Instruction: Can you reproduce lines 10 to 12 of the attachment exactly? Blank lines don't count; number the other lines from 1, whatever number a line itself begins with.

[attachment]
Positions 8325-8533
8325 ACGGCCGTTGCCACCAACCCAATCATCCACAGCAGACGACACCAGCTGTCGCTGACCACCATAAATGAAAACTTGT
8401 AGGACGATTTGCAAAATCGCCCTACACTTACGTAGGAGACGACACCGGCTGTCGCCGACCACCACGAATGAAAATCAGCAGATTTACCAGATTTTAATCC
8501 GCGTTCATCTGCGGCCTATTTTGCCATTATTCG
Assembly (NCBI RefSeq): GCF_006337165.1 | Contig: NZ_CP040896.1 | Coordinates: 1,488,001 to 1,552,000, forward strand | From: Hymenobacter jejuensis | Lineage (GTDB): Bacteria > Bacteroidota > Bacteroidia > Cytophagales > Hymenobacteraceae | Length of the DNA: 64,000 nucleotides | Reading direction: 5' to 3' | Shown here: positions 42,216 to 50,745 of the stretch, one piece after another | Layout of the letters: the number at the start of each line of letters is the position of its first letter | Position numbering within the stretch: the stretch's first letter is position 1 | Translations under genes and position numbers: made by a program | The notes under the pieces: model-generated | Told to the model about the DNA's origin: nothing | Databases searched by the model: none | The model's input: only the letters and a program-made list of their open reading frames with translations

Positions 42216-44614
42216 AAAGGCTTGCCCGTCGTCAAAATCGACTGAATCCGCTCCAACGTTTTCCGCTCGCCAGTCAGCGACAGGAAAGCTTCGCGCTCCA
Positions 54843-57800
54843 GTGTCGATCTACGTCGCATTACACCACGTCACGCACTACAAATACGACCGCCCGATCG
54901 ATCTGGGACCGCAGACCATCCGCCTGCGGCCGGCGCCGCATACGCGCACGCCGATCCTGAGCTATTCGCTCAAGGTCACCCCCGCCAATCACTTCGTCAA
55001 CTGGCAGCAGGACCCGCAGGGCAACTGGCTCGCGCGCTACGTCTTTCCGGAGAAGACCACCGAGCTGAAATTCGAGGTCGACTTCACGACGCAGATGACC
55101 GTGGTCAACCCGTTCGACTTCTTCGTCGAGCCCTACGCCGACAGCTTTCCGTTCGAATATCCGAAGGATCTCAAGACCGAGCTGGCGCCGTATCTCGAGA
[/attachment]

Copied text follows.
54901 ATCTGGGACCGCAGACCATCCGCCTGCGGCCGGCGCCGCATACGCGCACGCCGATCCTGAGCTATTCGCTCAAGGTCACCCCCGCCAATCACTTCGTCAA
55001 CTGGCAGCAGGACCCGCAGGGCAACTGGCTCGCGCGCTACGTCTTTCCGGAGAAGACCACCGAGCTGAAATTCGAGGTCGACTTCACGACGCAGATGACC
55101 GTGGTCAACCCGTTCGACTTCTTCGTCGAGCCCTACGCCGACAGCTTTCCGTTCGAATATCCGAAGGATCTCAAGACCGAGCTGGCGCCGTATCTCGAGA